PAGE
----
- The Washington Times - Tuesday, February 7, 2006

Winter Olympics coverage begins Friday on NBC and not surprisingly the network’s local affiliate WRC-TV (Channel 4) is the only D.C. station with skis on the ground in Turin Italy.

What is surprising is how little the local station’s management had to do with it.

WRC sports reporter Lindsay Czarniak was handpicked by the network, and engineer Randy Stafford heads back to the Games as part of NBC’s pool of technical professionals.

NBC has 2,768 employees in Turin, about half local and the rest from the U.S., said Mike McCarley, a spokesman for NBC Universal Sports & Olympics.

“We choose our commentators based on their performance in other programs. Most have worked for the network on other sports programming, as is the case for Lindsay,” Mr. McCarley e-mailed from Italy.

Ms. Czarniak joined WRC in June as a weekend sports anchor and reporter after holding the same jobs at an NBC station in Miami. She is contributing an Olympic blog to WRC’s newly redesigned Web site.

“It’s a real honor for her to be working for the network,” said Vickie Burns, WRC’s vice president of news and operations. She added that they hope to see Ms. Czarniak’s stories as part of WRC’s broadcasts, but “we won’t know since so many people are over there.”

Bill Lord, vice president of news at Allbritton’s WJLA-TV (Channel 7) and NewsChannel 8, said expenses, distance and access kept him from sending anyone to the Games.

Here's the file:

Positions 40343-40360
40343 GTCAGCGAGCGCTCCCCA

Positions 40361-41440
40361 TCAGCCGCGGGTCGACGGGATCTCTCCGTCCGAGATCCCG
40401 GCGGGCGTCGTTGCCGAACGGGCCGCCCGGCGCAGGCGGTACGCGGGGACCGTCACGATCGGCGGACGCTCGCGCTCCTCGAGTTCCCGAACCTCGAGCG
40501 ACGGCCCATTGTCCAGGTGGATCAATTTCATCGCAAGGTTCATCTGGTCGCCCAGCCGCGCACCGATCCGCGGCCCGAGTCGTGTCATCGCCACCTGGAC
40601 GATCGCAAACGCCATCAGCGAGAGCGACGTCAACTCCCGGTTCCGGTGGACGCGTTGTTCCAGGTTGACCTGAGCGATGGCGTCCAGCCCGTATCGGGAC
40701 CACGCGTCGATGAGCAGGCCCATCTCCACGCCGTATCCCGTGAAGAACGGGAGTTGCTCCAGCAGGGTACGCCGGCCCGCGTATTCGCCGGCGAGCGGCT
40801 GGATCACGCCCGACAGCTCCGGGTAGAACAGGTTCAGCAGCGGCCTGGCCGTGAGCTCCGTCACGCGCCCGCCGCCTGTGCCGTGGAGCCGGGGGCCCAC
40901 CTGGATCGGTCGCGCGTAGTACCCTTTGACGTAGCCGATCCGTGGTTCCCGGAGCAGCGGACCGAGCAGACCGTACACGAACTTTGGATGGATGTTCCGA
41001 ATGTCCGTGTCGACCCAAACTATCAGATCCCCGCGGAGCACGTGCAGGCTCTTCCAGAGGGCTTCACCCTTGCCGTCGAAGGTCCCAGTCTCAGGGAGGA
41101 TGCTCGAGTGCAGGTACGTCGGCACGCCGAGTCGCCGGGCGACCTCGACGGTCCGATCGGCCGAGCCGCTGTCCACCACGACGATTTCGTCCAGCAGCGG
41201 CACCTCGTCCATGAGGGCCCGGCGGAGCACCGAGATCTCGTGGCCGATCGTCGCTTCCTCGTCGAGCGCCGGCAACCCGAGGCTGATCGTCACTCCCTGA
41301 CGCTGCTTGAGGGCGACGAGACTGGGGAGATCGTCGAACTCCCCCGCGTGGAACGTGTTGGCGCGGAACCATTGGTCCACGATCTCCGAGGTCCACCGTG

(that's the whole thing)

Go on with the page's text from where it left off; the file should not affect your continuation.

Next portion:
“As a non-Olympic station, we would not have had the access that NBC would have,” he said, adding that his stations are affiliated with both ABC and CNN. “We’ll have plenty of material available through them.”

“We didn’t see the benefits because it’s primarily associated with NBC,” said Darryll Green, president and general manager of Gannett-owned WUSA-TV (Channel 9). He said the CBS affiliate is more likely to send local talent to the NCAA tournament.

Jim Ladas, vice president of creative services at WTTG-TV (Channel 5), said it makes no sense for the Fox affiliate to pour resources into an event that promotes another network’s activity.

Ms. Burns would not say whether WRC or the network pays the expenses for its two employees to travel to Italy. She said it depends on the person, when they traveled and many other factors.

Mr. McCarley said the network doesn’t provide specific budget data, but will spend about $100 million on production costs for the Turin Games, in addition to the $613 million rights fee.

Kirk on NC8 anchor desk

Beverly Kirk last week returned to the D.C. airwaves and to her local TV roots as evening news anchor at NewsChannel 8.

Miss Kirk arrived at NC8 after two years as the weeknight newscaster for “PBS/NPR Newsbrief,” the hourly 30-second television news reports produced by National Public Radio for Public Broadcasting Service stations. Before that, she was as a freelance reporter for WTTG after six years as a correspondent for the NBC News Channel.

“I’m most looking forward to the opportunity to anchor local news again and the opportunity to do it was unexpected, but a pleasant surprise,” she said.

Miss Kirk has a two-year contract and hosts the 5 p.m., 6 p.m., 9 p.m. and 10 p.m. newscasts.

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